Some definitions of the meanings of ‘moderate’ and ‘severe’ are provided in the post titled ‘For We Are Many’: https://voiceforethicalresearchatoxford.wordpress.com/2017/03/27/for-we-are-many/

The quotation from The Unnatural Nature of Science by Lewis Wolpert (one-time Professor of Biology as Applied to Medicine at University College London), published by Faber and Faber, 1993, is at p.xiv. Incidentally, he also says, at the other end of the book (p.178), “It is to science and technology that we shall have to look for help to get us out of some of the mess in which we now all find ourselves.”

The title of this post comes from The Merchant of Venice, part of Shylock’s claim for the equal humanity of his race with that of the Christians around him. But of course there is an even larger collective than he has in mind of all those affected by pain and death, and accordingly a much larger than human claim upon our moral consideration. We come back to Jeremy Bentham’s rhetorical question, featured on the banner at the top of this page, “Can they suffer?”

Keeping Them in their Places

At the top of Time Out’s list of recommended museum destinations in London this autumn is University College’s Grant Museum of Zoology and its exhibition ‘The Museum of Ordinary Animals’. The theme of the exhibition is “the mundane creatures in our everyday lives, including dogs, pigeons, cats, cows, chickens and mice”, and how these animals have, through their relationship with humans, “changed the world”: a very important theme, especially at the start of an academic year, when it may help to advise a new body of zoology students how to view their subject. Whether the advice implied in the exhibition is altogether good advice is another matter.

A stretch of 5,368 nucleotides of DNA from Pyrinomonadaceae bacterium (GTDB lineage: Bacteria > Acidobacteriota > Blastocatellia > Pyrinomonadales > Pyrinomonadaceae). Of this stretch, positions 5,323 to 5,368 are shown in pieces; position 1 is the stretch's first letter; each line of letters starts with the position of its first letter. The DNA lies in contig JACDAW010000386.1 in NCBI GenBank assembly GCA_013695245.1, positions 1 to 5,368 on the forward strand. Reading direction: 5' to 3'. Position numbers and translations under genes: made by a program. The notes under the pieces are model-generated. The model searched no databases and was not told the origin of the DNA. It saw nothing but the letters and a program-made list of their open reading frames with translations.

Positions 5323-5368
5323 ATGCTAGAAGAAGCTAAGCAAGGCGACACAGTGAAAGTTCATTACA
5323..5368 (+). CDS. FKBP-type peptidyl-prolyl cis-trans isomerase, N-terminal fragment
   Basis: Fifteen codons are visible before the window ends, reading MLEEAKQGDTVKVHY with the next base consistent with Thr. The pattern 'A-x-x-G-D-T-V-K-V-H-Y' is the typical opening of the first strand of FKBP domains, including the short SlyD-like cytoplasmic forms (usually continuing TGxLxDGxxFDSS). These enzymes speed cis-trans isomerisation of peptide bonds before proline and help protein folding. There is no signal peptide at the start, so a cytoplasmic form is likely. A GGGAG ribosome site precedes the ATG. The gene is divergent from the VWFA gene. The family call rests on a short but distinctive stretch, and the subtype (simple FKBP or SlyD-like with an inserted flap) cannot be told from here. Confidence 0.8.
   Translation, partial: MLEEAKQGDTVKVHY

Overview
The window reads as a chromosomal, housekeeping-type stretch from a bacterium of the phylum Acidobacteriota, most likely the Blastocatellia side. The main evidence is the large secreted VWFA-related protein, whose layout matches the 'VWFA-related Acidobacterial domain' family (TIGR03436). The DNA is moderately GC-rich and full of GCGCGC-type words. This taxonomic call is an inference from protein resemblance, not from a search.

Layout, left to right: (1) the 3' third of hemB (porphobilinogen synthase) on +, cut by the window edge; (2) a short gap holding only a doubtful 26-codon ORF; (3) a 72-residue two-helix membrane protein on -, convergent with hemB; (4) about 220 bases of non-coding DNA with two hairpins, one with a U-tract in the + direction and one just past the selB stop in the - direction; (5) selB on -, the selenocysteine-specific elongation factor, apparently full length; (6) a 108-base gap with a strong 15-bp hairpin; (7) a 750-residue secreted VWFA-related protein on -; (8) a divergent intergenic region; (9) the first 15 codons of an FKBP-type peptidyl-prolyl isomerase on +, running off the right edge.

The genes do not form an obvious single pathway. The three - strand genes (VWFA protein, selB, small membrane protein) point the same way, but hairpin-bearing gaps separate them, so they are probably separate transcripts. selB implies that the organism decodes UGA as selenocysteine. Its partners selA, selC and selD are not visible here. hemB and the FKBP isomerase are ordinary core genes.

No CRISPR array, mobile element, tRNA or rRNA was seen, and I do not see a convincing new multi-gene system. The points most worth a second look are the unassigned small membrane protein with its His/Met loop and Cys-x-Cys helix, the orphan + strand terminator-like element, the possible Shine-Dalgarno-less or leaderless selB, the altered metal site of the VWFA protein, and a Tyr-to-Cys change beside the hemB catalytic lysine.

The Museum itself comprises one fine galleried room in the enormous 1920s Rockefeller Building, part of University College London’s medical school in Gower Street. Most of the room is taken up by a permanent collection: skeletons, whole and partial animals showcase 3 preserved in jars, and other remnants of the world’s zoology, themselves part of a much larger collection made by former administrations but still in use for teaching purposes. Being mostly (and very wisely) unmodernized, the room is a period piece. It looks, on its smaller scale, much as Oxford University’s Museum must have looked in the 1870s when John Ruskin gave his lectures there and angrily spoke against that collection as “the confused pillage of the continents of the world”. Ruskin hated its emphasis on the exotic and the dead, and he told the students “I could fill all this museum with studies of a duck and a drake, and a hen and chickens, and it should be more educationally useful than it is now.”

So the Grant Museum’s current exhibition, fitted in among these more traditional exhibits, may be thought of as making, at least temporarily, just the correction that Ruskin had proposed. There’s a showcase about chickens (illustrated with a stuffed hen) and other farmed animals. Another one follows the human-related migrations of feral rats. There’s a sad account of the imported domestic cat and its destruction of Australia’s wild-life. And two or three videos, as well as a display of snails inhabiting a log, show animals in the live state.

One showcase is labelled ‘Ordinary animals and medicine: the Brown Dog Affair’, and tells that story, illustrated with a picture of the original “very contentious statue” [see post for 7 August 2015]. Inside the case is a respirator for keeping such dogs alive “during vivisection”. It’s an ugly exhibit, or perhaps just an ugly idea; at any rate, here and elsewhere, the exhibition strives to be candid and impartial, positivist in the scientific sense, neither giving nor taking ground on the subject of what we’re entitled to do to these “ordinary” animals. Thus a case showing examples of dissection acknowledges that the practice is becoming less popular in schools “because of changing perceptions by many students and teachers about whether dissection is right”, but the word perceptions (being nowadays used to mean thinking rather than seeing) indicates that it’s a sociological rather than a moral point that’s being made.